Couples cut weddings, not cake, as Covid-19 wrecks industry
As Covid-19 continues its destructive trail, couples wanting to tie the knot are being forced to cut down or cancel their wedding ceremonies, threatening to bring the sector to its knees.
It’s till Covid-19 do us part for couples on the verge of getting married as the pandemic wrecks the wedding industry, forcing many who seek to tie the knot to cut down on ceremonies, cancel or postpone.
“We went from trading at full capacity before lockdown to absolutely no trading at all currently. We went down 70% in turnover during this time,” Thabong Wedding Venue owner Tanya Marais said.
Décor Mechanics has a large client base and used to do on average 200 to 300 events/hires a week before the Covid-19 pandemic.
“Currently we are lucky if we do one or two a week. Our turnover is almost non-existent. We are not able to cover our expenses,” manager Mary Krchnavy said.
Caroline Njovana, owner of events venue Riverton Station, said, “In our experience, couples have decided to carry on with wedding ceremonies, but not at the same scale and type – couples opt to go for a simple ceremony with a handful present, and instead of spending a lot on the reception with a full menu they opted for a cocktail.”
Palesa Phiri of Stones Wedding and Conference Centre said that, “As a wedding venue/function venue we have suffered a huge financial loss as we were unable to host weddings for five months in 2020 due to the restrictions, which we understood were necessary, though, to save lives and limit the spread of the disease.”
Daniela Bray, owner of The Forest Walk, said that in 2020 with the first lockdown they could not work for eight months and had no income. Bray said that with the 2021 restrictions, some people had moved their dates and others had cancelled.
“We were supposed to have a total of 11 weddings between January and February and now we have nothing,” Bray said.
“Now you can do the maths. If a wedding costs R40,000 and you had 11 [weddings]? We have not received one payment break from house payments, car payments. And we also had to send staff home again as there is no income.”
Thabong’s Marais said, “We had to move or pre-postpone around 120 events including weddings, but we were fortunate to only have around 15 cancellations. Due to the postponements, we do, however, suffer from a cash-flow perspective as we have to maintain the venue with income when we can’t make any.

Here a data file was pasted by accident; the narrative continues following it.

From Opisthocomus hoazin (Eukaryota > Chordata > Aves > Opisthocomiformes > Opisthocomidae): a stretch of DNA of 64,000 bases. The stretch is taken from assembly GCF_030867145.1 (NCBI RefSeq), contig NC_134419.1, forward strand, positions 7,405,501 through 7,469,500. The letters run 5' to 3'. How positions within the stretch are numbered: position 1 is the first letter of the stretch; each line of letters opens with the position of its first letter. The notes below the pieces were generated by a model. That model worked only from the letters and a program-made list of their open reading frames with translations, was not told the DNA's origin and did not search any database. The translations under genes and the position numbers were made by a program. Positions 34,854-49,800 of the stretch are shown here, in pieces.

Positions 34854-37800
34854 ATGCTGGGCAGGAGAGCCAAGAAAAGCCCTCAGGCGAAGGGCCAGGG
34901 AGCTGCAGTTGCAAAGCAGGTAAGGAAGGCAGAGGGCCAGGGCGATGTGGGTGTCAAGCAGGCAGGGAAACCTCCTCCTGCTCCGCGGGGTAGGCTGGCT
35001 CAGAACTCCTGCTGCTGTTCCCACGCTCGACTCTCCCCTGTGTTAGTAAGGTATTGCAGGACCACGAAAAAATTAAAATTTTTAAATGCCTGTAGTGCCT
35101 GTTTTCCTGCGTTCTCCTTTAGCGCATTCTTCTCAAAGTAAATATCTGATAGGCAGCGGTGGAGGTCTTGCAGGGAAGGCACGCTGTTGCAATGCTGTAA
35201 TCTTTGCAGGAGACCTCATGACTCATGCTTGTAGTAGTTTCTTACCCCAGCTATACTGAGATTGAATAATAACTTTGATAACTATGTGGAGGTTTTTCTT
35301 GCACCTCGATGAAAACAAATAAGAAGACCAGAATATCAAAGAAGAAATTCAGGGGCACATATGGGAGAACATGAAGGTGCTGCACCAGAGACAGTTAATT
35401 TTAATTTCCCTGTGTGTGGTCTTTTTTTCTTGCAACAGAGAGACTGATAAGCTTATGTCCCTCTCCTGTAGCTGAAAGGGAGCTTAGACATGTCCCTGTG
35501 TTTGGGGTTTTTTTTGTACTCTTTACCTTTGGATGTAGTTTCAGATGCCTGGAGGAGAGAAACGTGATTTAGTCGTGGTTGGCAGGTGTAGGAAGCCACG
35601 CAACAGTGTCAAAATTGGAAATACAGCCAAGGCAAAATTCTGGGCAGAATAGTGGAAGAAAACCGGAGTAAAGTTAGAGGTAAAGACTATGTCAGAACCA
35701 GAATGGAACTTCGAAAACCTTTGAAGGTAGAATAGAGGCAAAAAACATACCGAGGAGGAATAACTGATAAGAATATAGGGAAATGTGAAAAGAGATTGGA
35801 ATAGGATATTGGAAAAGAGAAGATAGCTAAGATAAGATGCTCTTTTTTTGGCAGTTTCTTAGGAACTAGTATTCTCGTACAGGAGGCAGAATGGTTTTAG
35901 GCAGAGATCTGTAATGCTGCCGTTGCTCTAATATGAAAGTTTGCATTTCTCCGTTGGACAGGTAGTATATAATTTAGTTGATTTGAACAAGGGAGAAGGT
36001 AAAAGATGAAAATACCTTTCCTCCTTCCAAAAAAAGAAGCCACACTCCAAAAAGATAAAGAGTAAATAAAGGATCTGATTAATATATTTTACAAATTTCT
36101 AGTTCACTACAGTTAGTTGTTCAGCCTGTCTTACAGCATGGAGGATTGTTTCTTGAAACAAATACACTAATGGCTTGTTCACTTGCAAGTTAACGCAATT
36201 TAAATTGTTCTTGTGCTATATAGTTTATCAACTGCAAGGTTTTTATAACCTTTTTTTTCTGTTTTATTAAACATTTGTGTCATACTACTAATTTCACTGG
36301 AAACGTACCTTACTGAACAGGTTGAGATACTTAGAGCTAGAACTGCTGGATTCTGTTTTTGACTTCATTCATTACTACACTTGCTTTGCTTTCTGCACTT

“We are predominantly a wedding venue and our income came to an abrupt stop. I had to fund the business from my own pocket during this period.”
Phiri said: “Our clients who had made advance payments demanded refunds and cancelled.”
Bray said their business was fully adhering to the Covid-19 protocols. “Hand sanitisers, screening, social distancing… everything… and we have not had a single Covid-19-related incident on our premises, but still we’re not allowed to operate.
“My husband and I need all the help we can get as we are deeply affected by the shutdown of weddings,” Bray said.
Phiri said: “It’s tough. No gatherings simply meant no income and unfortunately bills piled up, which we are still battling to pay off.
“We are living from hand to mouth. Waiters who relied on being paid at least once a week are now on zero.”
NetFlorist brand manager Kriszti Bottyan said: “We have seen a decline in wedding gifting since lockdown.”
Businesses in the sector have had to explore a number of innovations in an effort to mitigate the impact of the pandemic and the lockdowns.
“We have opened our accommodation as a B&B but the process is long and tedious. As a result, the move has not been helpful,” Thabong Wedding Venue’s Marais said. “We also started offering romantic getaways and other services.”
Krchnavy said that, “We have tried to do a few online events; however, this is not exactly the same. People prefer personal interaction. An event, a wedding, conference or celebration is something where you interact with other people.
“Our core business is making sure that events and functions are visually pleasing and this has been very limited by the current government Covid-19 protocols. People would rather be cautious and wait.”
Krchnavy said Décor Mechanics was hardest hit from mid-March 2020 right through to the present.
“As soon as the number of guests was limited to 50 pax or less we had cancellations and postponement of most of our events. Décor Mechanics is an event, floral and hiring company which specialises in dry-hire of items… florists right through to full events for 2,000 people. People were not able to host anything; no dinners, weddings, conferences, celebrations – so literally no business at all.”
Phiri said, “Every business needs start-up capital, including innovating new ways of generating an income. Banks are not so excited to give loans without assets attached which we’ve worked so hard to acquire over the years.”
Krchnavy said that, “We are unable to pay our staff and we are a labour-intensive business. We have lost our ‘spirit’ as we have not been able to do what we do best – help people to celebrate. This pandemic has killed all positivity.”
Businesses told Daily Maverick that what made matters worse was that getting funding from the government was near impossible.
Phiri said that, “What’s really sad is all the red tape to get business from government or funding; it’s a complete headache.” DM
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